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Am J Med. 2009 Mar;122(3):248-256.e5. doi: 10.1016/j.amjmed.2008.09.041.

Weight and type 2 diabetes after bariatric surgery: systematic review and meta-analysis.

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  • 1Department of Surgery, University of Minnesota, Minneapolis, MN 55455, USA. buchw001@umn.edu

Abstract

BACKGROUND:

The prevalence of obesity-induced type 2 diabetes mellitus is increasing worldwide. The objective of this review and meta-analysis is to determine the impact of bariatric surgery on type 2 diabetes in association with the procedure performed and the weight reduction achieved.

METHODS:

The review includes all articles published in English from January 1, 1990, to April 30, 2006.

RESULTS:

The dataset includes 621 studies with 888 treatment arms and 135,246 patients; 103 treatment arms with 3188 patients reported on resolution of diabetes, that is, the resolution of the clinical and laboratory manifestations of type 2 diabetes. Nineteen studies with 43 treatment arms and 11,175 patients reported both weight loss and diabetes resolution separately for the 4070 diabetic patients in these studies. At baseline, the mean age was 40.2 years, body mass index was 47.9 kg/m2, 80% were female, and 10.5% had previous bariatric procedures. Meta-analysis of weight loss overall was 38.5 kg or 55.9% excess body weight loss. Overall, 78.1% of diabetic patients had complete resolution, and diabetes was improved or resolved in 86.6% of patients. Weight loss and diabetes resolution were greatest for patients undergoing biliopancreatic diversion/duodenal switch, followed by gastric bypass, and least for banding procedures. Insulin levels declined significantly postoperatively, as did hemoglobin A1c and fasting glucose values. Weight and diabetes parameters showed little difference at less than 2 years and at 2 years or more.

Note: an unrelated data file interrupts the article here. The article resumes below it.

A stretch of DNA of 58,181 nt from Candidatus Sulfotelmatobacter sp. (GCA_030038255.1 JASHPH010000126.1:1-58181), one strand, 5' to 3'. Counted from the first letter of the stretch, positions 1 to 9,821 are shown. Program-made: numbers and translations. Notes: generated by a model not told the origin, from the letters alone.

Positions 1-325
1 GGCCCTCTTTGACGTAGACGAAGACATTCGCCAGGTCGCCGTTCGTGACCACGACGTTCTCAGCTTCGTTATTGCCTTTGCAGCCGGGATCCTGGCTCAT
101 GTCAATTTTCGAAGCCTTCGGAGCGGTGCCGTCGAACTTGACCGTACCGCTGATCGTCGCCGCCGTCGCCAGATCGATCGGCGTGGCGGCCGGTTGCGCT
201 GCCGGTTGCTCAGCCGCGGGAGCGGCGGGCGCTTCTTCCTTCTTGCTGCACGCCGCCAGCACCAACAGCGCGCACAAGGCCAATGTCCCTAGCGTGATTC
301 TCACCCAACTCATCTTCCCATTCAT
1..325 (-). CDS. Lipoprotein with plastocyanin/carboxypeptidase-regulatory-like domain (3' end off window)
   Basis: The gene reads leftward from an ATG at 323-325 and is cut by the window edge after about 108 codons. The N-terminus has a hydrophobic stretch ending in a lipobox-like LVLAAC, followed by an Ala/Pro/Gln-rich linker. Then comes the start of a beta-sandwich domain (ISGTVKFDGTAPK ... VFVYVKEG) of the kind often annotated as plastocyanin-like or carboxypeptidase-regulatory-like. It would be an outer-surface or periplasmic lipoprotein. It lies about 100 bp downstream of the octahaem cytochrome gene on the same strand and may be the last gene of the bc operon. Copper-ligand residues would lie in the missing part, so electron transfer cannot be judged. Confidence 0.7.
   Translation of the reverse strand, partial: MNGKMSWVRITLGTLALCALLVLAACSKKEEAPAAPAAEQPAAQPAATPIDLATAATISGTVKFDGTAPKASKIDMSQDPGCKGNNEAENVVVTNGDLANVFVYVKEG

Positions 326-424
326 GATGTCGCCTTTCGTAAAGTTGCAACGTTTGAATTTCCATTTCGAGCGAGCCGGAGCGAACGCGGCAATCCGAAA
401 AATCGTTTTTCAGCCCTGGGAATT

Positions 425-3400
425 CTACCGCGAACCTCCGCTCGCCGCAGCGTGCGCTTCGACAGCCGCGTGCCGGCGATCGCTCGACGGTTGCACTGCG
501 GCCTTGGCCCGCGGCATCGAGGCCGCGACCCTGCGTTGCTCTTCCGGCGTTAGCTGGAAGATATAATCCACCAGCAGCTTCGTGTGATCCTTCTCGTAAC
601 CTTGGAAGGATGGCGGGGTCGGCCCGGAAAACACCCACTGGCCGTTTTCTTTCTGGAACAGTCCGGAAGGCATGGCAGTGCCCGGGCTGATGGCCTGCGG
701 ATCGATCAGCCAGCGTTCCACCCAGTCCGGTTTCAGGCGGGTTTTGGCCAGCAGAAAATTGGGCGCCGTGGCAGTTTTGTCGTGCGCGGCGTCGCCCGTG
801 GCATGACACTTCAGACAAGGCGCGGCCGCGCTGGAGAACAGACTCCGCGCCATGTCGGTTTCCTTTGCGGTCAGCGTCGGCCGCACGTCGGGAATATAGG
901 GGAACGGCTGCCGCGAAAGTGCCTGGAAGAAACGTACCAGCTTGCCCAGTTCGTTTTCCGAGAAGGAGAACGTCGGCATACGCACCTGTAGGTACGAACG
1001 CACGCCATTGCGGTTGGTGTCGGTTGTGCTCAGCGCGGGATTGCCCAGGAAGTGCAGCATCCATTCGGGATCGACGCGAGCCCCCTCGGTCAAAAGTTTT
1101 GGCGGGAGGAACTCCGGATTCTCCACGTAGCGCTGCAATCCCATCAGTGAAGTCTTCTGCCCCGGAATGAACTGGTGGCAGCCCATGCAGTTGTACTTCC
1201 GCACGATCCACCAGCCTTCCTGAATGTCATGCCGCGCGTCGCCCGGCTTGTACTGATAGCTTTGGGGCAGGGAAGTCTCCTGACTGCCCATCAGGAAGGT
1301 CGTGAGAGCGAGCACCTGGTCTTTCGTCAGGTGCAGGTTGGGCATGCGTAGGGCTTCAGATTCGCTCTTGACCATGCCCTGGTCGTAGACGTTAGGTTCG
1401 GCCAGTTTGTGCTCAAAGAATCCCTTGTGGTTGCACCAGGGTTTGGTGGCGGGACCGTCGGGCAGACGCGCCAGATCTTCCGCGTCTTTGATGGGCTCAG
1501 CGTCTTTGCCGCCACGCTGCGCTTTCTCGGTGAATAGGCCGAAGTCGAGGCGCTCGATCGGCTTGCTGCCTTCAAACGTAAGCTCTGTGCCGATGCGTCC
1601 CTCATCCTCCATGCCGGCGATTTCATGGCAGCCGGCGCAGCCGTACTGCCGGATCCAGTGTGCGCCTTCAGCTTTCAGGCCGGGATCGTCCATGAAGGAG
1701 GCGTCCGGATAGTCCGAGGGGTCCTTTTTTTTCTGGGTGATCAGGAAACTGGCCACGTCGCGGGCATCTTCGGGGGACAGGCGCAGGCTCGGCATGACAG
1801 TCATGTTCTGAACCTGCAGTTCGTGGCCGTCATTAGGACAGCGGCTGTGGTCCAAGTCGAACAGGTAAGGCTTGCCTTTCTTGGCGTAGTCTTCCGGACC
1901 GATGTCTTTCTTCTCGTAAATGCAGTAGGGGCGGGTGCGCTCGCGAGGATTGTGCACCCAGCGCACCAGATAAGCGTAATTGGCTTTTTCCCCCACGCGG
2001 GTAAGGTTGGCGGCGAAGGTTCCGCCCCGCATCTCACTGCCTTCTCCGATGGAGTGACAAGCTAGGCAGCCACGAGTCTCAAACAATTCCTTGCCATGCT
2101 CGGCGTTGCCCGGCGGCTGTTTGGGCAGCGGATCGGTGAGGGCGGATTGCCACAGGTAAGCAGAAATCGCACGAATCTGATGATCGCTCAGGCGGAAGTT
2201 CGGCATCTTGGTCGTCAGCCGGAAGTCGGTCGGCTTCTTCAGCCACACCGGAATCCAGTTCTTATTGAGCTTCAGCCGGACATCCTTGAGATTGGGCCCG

CONCLUSION:

The clinical and laboratory manifestations of type 2 diabetes are resolved or improved in the greater majority of patients after bariatric surgery; these responses are more pronounced in procedures associated with a greater percentage of excess body weight loss and is maintained for 2 years or more.

PMID:
19272486
[PubMed - indexed for MEDLINE]
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